Point Pleasant Writers Guild debates ‘The Mask’

Marilyn Clarke is pictured with her two newest books, “Accused” and “Ramblings of a Confused Mind.”

Marilyn Clarke is pictured with her two newest books, “Accused” and “Ramblings of a Confused Mind.”

Point Pleasant Writers Guild | Courtesy

POINT PLEASANT — Members of the Point Pleasant Writers Guild met recently at Krodel Park for their bi-monthly meeting.

According to a news release about the meeting, the wind blew, raindrops fell, and smoke from a near-by brush fire filled the air with the tantalizing scent of Autumn. According to Patrecia Gray, the library’s conference room is still off-limits to meetings through September due to the coronavirus pandemic.

Will Jeffers reported that he now has four published books, two more to be published, and is currently working on his seventh book. In a previous article, it was misreported that his fourth book had been sent to the publisher, when actually, copies of his fourth book, “Realms of Gavenstein: Tales of Ithladora Lionhart,” are on their way to him. It, along with his other three books, “Nightly Delights,” “Nocturnus Pavor,” and “Luna Timor,” can be purchased from Amazon.com. Will specializes in chiller and fantasy writing.

Marilyn Clarke’s newest books, “Accused” and “Ramblings of a Confused Mind” can also be purchased on Amazon.com.

Prior to sharing their writing assignment, “The Mask,” members spent a few moments discussing the pandemic and its effect on our society. One person shared that fear and isolation have caused depression and cognitive problems in some people, even youngsters. It was also mentioned people soothe themselves by eating, and it’s been shown that many of the COVID patients suffer from obesity, according to the news release.

Due to the controversial nature of the writing assignment, and in order to protect their privacy, no names will accompany the comments.

Member One’s essay, “Masks are a Test Run,” concluded with the idea that mask-wearing-enforcement could be the first step in seeing just how far people can be pushed before they rebel. They wrote, “If I am not sick, what am I protecting them (other people) from? My smile?” Because, in their opinion, the mask is not designed to keep something as small as a virus from penetrating its fabric. It is therefore, an ineffective means of preventing the spread of COVID-19, so why wear them?

Member Two wrote that they listens to both sides of the argument of whether to wear a mask or not and thought the masks are bringing out a person’s true nature by allowing them to drop the mask they normally wear.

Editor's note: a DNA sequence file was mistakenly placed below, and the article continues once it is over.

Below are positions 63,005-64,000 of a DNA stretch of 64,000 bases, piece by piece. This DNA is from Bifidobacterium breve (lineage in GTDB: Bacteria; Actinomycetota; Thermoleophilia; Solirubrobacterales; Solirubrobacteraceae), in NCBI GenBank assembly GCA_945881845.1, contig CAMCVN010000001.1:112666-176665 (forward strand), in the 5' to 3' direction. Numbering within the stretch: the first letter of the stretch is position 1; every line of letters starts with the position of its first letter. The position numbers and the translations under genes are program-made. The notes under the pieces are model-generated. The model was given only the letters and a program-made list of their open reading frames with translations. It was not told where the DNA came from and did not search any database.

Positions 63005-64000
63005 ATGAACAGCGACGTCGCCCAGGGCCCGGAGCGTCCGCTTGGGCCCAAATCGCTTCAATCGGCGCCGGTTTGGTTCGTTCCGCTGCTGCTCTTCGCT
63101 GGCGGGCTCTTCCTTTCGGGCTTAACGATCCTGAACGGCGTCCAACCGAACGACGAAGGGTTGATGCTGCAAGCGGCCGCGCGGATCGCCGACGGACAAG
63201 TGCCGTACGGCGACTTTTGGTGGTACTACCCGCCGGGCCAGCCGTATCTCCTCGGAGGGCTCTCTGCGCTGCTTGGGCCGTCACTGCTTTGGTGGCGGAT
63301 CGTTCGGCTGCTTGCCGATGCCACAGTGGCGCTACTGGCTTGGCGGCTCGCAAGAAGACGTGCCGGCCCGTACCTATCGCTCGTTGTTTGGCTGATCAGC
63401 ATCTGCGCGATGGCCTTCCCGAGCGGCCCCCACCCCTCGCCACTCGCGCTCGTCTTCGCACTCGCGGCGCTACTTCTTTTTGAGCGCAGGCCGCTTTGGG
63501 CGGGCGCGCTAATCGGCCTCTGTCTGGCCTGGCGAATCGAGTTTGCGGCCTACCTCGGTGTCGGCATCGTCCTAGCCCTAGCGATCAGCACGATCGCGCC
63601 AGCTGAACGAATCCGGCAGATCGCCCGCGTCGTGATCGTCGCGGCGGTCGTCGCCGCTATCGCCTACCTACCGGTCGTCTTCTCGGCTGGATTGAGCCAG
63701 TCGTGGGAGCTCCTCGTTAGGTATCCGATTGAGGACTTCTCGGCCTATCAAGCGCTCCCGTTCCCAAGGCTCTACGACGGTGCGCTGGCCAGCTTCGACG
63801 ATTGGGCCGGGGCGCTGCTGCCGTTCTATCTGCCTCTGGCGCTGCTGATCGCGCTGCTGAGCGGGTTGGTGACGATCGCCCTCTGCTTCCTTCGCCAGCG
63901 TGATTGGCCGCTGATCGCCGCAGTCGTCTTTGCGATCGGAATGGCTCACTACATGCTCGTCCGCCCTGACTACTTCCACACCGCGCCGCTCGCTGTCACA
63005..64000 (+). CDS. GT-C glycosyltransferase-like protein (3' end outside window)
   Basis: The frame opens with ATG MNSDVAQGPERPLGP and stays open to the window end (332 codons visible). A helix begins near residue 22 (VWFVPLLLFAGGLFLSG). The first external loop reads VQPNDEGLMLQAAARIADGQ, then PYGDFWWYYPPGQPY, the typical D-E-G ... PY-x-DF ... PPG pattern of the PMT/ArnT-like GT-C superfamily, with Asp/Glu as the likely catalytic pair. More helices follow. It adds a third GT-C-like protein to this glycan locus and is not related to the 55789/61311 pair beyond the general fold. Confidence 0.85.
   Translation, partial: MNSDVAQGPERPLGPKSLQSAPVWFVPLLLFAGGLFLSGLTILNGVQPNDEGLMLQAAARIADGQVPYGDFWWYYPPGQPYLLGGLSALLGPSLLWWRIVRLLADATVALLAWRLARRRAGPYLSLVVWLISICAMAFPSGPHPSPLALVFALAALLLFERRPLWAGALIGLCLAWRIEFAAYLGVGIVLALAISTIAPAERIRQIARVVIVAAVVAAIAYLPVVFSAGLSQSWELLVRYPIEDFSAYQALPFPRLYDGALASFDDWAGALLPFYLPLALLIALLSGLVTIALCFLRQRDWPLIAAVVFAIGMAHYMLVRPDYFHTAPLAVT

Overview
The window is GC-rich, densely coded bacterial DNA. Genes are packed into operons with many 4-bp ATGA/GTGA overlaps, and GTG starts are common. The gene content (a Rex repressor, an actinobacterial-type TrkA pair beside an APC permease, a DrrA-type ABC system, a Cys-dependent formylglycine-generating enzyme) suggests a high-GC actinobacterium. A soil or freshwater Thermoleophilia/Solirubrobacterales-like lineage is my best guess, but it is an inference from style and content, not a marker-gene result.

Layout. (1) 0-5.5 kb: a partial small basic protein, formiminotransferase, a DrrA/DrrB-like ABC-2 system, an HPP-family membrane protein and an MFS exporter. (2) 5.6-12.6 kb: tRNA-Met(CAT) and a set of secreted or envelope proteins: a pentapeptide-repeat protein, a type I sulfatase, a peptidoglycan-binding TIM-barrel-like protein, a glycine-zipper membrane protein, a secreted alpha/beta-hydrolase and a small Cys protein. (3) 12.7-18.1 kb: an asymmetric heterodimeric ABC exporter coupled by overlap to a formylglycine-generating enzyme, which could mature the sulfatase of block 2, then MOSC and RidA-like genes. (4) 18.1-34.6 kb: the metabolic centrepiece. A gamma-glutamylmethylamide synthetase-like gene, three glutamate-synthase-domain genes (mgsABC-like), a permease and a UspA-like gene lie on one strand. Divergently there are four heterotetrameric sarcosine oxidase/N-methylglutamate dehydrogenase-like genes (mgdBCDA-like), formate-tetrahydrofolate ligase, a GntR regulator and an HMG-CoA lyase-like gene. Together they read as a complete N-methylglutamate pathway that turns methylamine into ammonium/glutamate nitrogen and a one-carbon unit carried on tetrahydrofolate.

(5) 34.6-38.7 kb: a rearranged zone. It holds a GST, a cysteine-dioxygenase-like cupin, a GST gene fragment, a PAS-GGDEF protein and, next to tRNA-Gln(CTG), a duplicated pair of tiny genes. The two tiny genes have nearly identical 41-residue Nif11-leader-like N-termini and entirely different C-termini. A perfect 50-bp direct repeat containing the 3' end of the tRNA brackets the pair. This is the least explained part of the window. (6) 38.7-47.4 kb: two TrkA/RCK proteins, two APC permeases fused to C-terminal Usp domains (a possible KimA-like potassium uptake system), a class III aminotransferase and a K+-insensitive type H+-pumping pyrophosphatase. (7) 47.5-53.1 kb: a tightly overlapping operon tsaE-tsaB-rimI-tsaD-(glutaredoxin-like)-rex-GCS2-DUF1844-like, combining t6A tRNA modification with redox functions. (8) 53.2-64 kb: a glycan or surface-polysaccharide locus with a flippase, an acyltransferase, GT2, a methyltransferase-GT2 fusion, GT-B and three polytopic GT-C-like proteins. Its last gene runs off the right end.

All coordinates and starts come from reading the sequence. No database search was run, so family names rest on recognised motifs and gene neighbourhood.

Member Three listed reasons for not wearing a mask: 1) You can’t understand what’s being said to you; 2) Your smile is hidden; and 3) They make breathing difficult.

After reading a review on Paul Slovic’s book, “The Perception of Risk,” Member Four thought that we should go by what science recommends and not by our feelings. Slovic is a University of Oregon psychologist whose core message is this: At the beginning of the pandemic, everyone was in panic mode. But, once we resumed normal activities like shopping, attending church, or going to the beach — without picking up COVID-19 — the panic which we experienced at the beginning has subsided until we have become desensitized to reality. Real is the fact that COVID-19 is still out there, still taking people’s lives, and does not seem to be going away. Member Four personally recommends five-minute mask breaks per hour for those whose jobs force them to wear a mask for hours at a time and a mask waiver for people who suffer from asthma or other COPD issues.

To close the debate, Member Five wrote (they felt) in actuality, the process of inhaling your own carbon dioxide is unhealthy in the long run due to a medical condition called “Hypoxia” in which there is a reduction of blood oxygen or an increase in carbon dioxide, which inhibits the immune system. It can lead to strokes and heart attacks, especially when wearing a mask for several hours a day, according to the member’s essay.

Members attending the meeting included Patrecia Gray, Marilyn Clarke, Carol Newberry, April Pyles, and Will Jeffers.

The Writers Guild will continue to meet at Krodel Park the first and third Wednesdays, from noon to 2 p.m., until further notice. All writers are invited to attend.

Submitted by April Pyles.

Marilyn Clarke is pictured with her two newest books, “Accused” and “Ramblings of a Confused Mind.”
https://www.mydailyregister.com/wp-content/uploads/sites/24/2020/09/web1_thumbnail_Marilyn-Clarke-8-19-20.jpgMarilyn Clarke is pictured with her two newest books, “Accused” and “Ramblings of a Confused Mind.” Point Pleasant Writers Guild | Courtesy